Training Heroes Using Narrative Roleplaying Games

Hero Round Table 2019

Earlier this year I presented at the Australian Hero Round Table, taking the opportunity to speak about using narrative roleplaying games to help students in the high schools I have taught at, particularly in the areas of education, engagement and empathy.

By stepping into roles that are different to our regular ones, it’s possible to look out at the world through different perspectives. Making choices, whether they lead to success or failure, can help build understanding and empathy.

It’s something that we can all do a little more, even in our busy lives. Stop. Take a minute to think about what’s happening around you from the perspective of other people. Step outside of yourself. Think about the consequences from someone else’s view.

And, of course, the release of this video is also a shameless plug for people to go out and play roleplaying games!

The conference was spread across two days and included a diverse range of speakers from across Australia and overseas. I’ll try and highlight some of these interesting and inspiring people in upcoming blog posts. I’ll also go into more detail about how to use roleplaying games to boost empathy and imagination.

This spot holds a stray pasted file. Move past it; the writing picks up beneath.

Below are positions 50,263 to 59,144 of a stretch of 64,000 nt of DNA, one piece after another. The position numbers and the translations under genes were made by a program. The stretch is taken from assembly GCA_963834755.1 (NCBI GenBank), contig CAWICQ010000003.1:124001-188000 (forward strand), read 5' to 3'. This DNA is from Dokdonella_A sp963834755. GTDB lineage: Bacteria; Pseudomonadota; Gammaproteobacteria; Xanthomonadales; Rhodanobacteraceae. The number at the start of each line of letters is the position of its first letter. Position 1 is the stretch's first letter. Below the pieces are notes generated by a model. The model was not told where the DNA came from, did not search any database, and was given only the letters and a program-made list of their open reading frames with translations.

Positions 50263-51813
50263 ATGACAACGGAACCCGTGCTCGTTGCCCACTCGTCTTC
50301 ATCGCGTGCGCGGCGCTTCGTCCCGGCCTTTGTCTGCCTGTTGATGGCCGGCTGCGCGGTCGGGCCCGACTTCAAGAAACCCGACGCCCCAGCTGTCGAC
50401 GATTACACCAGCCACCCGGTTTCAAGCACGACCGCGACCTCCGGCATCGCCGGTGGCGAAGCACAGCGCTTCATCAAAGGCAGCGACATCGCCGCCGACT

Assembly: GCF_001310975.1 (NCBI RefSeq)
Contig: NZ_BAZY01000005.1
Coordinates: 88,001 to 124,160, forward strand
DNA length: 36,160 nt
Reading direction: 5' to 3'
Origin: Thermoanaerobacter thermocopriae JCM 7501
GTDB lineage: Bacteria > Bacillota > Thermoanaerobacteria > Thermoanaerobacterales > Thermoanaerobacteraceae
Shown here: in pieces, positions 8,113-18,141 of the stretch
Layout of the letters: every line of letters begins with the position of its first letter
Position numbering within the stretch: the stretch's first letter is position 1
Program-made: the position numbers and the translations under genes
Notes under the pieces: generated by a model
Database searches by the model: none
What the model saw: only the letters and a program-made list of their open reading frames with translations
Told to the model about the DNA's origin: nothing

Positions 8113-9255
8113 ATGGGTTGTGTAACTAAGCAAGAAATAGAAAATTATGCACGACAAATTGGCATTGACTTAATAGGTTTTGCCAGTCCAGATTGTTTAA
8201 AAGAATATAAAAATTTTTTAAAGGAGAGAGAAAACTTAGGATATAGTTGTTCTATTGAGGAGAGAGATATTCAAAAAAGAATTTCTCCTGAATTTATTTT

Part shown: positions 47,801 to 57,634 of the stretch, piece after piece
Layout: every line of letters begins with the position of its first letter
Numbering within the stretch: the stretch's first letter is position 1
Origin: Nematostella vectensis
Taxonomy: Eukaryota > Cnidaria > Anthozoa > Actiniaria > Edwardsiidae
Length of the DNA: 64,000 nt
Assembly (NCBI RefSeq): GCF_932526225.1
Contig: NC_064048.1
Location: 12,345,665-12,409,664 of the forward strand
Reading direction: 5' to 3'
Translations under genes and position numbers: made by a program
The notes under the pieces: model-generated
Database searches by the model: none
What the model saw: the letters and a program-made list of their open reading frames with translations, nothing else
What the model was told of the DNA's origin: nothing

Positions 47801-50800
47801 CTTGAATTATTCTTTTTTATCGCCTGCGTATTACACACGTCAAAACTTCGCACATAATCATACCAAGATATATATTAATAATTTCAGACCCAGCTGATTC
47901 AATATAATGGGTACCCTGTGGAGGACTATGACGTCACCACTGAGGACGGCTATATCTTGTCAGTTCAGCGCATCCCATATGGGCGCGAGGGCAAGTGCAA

What is the Hero Round Table?

Often called the TED Talks of heroism, the Hero Round Table teaches people how to be more than a bystander. From their humble beginnings in Michigan to their global series on three continents and counting, attendees have gone on to do amazing things.

Most importantly, the Hero Round Table has created a worldwide community dedicated to practicing heroism. They have spurred academic research on what makes people do heroic things.

We spread a simple idea: that you have the power to make a change when it matters most.

Hero Round Table

To find out more information on The Hero Round Table go to their website or Instagram.


A blog about reading, writing and the superhero life.